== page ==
In the words of the Court’s President as he addressed the colloquium, by “evaluating the impact that the reading the Constitutional Court has been making of the Constitution has had on the various sectors of the Portuguese legal order”, this external look at the balance sheet of 25 years of constitutional jurisprudence also permitted “greater public scrutiny of the work of one of the seats of state power which, when it takes the form of a negative legislator, finds itself entrusted with a special responsibility for the interpretation of the Constitution”.
Besides the organisation of this colloquium, which as we have seen was an opportunity to reflect on the first twenty-five years of Portuguese constitutional jurisprudence, it is also appropriate to give a brief account of some other activities. The Court celebrated its actual anniversary – the 6th of April – with a Formal Session presided over by H.E. the President of the Republic, who gave an important speech. The session was attended by the highest officials of the Portuguese State, the Presidents of the Supreme Courts, former Justices of the Constitutional Court, the Presidents of the Constitutional Courts of Italy and Spain, the Vice-President of the Supreme Federal Court of Brazil, the President of the Constitutional Council of Mozambique and the Presidents of the Supreme Courts of Justice of Angola, Cape Verde, Guinea Bissau and São Tomé and Príncipe. The Court of Justice of the European Union, the European Court of Human Rights and the Venice Commission were also represented. After the formal session itself, the President of the Constitutional Court, Rui Moura Ramos, gave a dinner for all the guests, at which H.E. the President of the Republic kindly agreed to act as host.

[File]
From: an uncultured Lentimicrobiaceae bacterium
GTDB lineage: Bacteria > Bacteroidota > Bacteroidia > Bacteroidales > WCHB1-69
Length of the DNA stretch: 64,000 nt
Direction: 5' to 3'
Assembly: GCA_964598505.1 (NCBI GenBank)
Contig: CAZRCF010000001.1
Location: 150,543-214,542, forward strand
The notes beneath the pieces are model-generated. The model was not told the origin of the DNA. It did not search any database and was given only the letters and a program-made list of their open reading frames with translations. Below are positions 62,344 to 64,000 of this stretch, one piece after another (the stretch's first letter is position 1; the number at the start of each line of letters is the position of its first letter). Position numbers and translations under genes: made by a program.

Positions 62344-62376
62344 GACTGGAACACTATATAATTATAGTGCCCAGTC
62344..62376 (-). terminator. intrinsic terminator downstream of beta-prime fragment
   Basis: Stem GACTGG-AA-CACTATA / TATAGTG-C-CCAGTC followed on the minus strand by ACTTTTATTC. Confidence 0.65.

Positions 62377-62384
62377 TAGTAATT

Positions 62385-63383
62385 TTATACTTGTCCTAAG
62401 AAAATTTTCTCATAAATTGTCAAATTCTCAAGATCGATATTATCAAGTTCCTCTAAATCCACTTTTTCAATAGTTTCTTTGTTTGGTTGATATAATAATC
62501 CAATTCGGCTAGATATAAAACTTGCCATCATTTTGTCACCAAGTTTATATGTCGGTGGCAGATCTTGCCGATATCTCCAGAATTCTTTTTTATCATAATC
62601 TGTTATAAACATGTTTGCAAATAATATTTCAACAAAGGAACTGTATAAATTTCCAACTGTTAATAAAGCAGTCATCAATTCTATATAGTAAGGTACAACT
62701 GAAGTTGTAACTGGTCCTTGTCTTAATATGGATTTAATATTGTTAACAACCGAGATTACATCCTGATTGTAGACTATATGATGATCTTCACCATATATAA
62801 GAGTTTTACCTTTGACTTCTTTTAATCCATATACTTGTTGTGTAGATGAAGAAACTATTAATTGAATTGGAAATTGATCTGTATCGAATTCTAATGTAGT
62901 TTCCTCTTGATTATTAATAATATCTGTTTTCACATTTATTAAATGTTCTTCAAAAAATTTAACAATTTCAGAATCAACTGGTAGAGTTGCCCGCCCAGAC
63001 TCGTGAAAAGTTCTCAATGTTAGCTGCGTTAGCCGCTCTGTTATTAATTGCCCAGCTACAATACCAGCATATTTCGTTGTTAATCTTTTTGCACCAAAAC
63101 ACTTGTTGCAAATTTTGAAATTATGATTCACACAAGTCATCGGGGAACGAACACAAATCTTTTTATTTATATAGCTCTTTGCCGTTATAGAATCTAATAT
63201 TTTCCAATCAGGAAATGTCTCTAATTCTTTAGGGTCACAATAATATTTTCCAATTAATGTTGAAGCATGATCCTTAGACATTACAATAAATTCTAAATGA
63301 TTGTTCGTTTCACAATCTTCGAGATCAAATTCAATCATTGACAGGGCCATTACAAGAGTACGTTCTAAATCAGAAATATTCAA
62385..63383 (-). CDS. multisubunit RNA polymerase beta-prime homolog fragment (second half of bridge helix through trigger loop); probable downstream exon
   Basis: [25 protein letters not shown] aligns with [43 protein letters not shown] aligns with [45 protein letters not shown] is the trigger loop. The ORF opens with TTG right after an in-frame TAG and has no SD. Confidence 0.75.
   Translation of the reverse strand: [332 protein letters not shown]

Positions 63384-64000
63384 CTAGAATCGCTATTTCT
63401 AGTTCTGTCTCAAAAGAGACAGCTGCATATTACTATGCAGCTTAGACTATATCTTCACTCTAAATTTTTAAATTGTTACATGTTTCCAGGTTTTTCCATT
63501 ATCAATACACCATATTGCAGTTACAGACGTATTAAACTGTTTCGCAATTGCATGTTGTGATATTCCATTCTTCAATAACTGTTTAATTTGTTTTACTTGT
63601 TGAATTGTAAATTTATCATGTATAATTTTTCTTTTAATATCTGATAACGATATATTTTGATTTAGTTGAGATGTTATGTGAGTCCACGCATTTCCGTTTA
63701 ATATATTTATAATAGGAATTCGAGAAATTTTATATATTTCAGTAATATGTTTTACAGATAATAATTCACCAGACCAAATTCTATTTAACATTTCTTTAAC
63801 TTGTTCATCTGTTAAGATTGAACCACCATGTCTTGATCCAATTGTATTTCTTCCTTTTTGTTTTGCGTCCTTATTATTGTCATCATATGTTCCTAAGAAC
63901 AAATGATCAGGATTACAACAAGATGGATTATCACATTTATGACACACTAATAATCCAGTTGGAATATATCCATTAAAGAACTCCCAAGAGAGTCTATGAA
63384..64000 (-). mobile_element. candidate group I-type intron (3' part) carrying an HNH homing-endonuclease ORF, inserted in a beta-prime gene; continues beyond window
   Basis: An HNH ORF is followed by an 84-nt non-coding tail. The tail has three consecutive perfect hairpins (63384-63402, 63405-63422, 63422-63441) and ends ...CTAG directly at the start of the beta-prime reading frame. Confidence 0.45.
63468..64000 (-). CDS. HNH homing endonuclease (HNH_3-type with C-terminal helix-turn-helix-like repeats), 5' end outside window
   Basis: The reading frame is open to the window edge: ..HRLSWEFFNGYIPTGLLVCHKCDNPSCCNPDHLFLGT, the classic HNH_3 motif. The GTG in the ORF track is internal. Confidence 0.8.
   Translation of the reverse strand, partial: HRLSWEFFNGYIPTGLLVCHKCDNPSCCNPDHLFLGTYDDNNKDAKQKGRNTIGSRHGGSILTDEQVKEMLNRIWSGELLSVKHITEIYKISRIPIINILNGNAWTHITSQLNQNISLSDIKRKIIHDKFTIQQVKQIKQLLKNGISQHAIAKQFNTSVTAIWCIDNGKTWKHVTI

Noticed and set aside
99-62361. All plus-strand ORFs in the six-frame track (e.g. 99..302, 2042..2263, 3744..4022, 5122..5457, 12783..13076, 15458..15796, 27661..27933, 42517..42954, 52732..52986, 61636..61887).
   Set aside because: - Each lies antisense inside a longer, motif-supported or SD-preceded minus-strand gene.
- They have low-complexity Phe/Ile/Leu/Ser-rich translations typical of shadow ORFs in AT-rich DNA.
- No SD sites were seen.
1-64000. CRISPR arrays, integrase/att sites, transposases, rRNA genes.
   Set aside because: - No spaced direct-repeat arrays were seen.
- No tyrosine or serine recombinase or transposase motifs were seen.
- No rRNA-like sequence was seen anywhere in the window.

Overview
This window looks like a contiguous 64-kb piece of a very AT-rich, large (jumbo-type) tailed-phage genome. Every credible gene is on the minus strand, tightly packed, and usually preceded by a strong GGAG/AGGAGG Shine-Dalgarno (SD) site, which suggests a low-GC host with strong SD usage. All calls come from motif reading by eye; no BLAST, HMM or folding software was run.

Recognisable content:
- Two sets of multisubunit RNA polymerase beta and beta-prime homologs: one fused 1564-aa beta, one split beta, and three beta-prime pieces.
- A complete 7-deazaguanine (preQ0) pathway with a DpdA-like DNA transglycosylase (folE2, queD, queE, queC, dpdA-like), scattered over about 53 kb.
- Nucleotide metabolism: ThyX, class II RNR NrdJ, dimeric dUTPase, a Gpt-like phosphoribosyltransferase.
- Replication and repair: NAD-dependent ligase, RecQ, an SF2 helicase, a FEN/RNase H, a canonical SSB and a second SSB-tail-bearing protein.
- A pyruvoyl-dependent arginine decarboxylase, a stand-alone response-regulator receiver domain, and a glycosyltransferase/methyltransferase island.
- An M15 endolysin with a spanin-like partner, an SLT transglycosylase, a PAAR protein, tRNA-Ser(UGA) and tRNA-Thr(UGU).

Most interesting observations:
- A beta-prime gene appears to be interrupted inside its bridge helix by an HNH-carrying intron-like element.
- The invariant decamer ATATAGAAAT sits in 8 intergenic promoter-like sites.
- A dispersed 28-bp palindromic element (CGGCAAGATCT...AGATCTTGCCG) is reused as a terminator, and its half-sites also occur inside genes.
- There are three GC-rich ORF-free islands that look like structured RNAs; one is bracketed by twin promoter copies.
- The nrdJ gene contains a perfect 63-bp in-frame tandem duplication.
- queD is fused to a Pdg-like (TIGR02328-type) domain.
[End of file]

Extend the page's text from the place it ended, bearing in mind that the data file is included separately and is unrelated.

While on this subject we should also mention that the sculptor Manuel Rosa was commissioned to produce a work evoking the Constitutional Court’s 25th anniversary.
The Court also took advantage of this special moment to celebrate twenty-five years of service on the part of three of its staff – Maria Lúcia Rodrigues, Teresa Vieira and Januário Jerónimo – to whom it paid homage at a gathering of former and current members and employees, which was held in the Ratton Palace gardens on the 24th of June, just a few months after the retirement of the ex-Director of the Legal Information Unit, Nadir Bicó, had also been marked by a public homage.
The initiatives that were organised to commemorate the Court’s 25th anniversary also resulted in the publication of two works: “Tribunal Constitucional – 25 anos”, which appeared in Portuguese and English (Constitutional Court – 25 Years), and “XXV Anos de Jurisprudência Constitucional Portuguesa”, which was launched in July at the Buchholz Bookshop in Lisbon, in a joint venture between the Constitutional Court and the publishers Coimbra Editora.
In-house activities and representation